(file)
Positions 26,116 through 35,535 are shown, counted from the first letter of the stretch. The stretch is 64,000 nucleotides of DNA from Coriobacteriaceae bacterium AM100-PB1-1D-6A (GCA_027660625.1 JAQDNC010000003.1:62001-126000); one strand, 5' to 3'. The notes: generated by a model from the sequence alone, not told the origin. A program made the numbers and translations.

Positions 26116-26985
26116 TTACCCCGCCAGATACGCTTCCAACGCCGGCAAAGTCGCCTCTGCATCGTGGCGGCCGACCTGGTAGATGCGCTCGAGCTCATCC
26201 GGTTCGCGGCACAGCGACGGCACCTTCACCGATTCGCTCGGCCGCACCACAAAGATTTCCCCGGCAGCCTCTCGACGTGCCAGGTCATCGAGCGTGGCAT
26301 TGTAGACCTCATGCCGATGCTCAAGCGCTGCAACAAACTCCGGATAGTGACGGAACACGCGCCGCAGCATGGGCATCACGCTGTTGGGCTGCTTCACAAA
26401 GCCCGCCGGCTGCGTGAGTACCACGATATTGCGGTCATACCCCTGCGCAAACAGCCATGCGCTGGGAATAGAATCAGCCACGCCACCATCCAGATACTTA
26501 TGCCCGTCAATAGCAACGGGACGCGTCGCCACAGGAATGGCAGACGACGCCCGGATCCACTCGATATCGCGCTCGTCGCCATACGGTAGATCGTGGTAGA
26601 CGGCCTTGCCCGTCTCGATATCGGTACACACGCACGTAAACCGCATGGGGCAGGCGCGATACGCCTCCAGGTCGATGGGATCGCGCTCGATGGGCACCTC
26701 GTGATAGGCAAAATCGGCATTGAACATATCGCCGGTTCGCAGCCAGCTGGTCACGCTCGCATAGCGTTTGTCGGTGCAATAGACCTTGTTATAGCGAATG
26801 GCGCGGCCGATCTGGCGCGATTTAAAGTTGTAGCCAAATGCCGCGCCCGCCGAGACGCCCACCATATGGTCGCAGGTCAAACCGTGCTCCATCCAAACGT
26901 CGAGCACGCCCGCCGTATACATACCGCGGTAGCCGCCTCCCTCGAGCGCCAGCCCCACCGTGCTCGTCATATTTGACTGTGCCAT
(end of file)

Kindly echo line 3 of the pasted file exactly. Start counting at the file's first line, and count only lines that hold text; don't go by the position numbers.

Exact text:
26116 TTACCCCGCCAGATACGCTTCCAACGCCGGCAAAGTCGCCTCTGCATCGTGGCGGCCGACCTGGTAGATGCGCTCGAGCTCATCC